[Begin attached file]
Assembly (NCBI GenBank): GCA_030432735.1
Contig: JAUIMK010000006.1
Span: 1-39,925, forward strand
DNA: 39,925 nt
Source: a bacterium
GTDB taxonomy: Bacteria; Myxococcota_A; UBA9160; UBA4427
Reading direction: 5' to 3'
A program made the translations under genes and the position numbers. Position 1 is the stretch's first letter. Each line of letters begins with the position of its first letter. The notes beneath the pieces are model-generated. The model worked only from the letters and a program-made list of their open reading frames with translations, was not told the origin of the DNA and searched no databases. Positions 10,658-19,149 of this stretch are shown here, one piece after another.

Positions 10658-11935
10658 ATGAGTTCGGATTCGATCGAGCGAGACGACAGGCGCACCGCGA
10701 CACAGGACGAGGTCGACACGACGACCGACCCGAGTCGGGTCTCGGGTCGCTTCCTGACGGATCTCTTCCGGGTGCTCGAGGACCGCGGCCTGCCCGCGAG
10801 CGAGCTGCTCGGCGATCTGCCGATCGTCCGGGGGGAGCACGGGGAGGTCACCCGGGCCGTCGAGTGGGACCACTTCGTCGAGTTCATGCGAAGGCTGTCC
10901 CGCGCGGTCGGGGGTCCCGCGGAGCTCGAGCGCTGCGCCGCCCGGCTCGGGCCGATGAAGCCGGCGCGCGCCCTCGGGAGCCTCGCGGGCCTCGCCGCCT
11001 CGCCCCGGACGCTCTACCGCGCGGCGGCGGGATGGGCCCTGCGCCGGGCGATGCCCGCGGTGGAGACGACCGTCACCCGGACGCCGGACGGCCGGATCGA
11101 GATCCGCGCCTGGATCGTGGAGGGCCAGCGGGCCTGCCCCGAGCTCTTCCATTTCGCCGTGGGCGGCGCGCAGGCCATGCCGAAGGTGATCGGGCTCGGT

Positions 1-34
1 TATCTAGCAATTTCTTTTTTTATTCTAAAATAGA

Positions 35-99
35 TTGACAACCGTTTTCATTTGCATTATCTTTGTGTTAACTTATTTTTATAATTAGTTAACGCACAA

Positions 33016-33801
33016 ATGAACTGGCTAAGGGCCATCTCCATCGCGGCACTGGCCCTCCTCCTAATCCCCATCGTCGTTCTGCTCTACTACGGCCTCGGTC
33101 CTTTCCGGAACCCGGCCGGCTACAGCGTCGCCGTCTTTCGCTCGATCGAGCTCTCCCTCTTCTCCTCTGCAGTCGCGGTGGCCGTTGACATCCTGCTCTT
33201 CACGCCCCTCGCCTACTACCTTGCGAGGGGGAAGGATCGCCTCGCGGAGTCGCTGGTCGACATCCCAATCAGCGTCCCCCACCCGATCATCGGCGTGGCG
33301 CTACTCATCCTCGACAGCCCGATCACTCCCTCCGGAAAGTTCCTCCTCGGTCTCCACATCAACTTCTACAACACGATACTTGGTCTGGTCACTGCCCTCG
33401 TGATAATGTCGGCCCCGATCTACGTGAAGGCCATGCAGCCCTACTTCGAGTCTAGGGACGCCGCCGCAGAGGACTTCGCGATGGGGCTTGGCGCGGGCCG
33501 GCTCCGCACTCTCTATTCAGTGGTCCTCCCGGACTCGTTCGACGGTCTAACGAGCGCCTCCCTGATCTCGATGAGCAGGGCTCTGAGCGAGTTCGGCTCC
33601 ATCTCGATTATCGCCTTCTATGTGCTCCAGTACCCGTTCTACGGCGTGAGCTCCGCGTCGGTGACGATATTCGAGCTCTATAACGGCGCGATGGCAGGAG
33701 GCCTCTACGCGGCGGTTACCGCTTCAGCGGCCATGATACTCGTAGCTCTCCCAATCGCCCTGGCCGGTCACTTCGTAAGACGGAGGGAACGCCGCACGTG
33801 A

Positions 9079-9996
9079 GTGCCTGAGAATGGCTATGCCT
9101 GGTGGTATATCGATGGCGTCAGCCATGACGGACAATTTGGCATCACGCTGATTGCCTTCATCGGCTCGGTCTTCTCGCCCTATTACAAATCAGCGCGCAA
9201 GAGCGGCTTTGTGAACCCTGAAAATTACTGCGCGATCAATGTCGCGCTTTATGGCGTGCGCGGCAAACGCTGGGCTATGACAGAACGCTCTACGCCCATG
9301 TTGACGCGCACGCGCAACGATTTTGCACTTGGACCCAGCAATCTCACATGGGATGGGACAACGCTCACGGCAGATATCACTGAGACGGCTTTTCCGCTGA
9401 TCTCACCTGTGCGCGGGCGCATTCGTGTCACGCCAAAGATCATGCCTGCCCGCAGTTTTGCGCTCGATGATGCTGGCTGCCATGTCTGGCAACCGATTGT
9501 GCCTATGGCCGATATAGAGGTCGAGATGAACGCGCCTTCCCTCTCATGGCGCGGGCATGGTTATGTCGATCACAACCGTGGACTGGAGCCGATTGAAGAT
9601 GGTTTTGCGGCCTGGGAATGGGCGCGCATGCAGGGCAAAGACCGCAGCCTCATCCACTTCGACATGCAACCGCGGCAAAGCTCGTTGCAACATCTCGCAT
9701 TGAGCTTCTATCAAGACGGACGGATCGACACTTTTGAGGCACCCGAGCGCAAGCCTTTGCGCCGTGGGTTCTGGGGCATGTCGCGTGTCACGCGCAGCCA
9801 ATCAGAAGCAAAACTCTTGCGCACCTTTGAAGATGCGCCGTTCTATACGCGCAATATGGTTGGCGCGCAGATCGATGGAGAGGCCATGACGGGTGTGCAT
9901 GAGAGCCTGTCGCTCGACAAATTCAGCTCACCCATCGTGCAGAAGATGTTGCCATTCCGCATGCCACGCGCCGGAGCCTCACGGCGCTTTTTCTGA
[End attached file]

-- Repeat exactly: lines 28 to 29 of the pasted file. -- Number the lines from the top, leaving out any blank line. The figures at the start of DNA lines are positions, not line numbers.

33701 GCCTCTACGCGGCGGTTACCGCTTCAGCGGCCATGATACTCGTAGCTCTCCCAATCGCCCTGGCCGGTCACTTCGTAAGACGGAGGGAACGCCGCACGTG
33801 A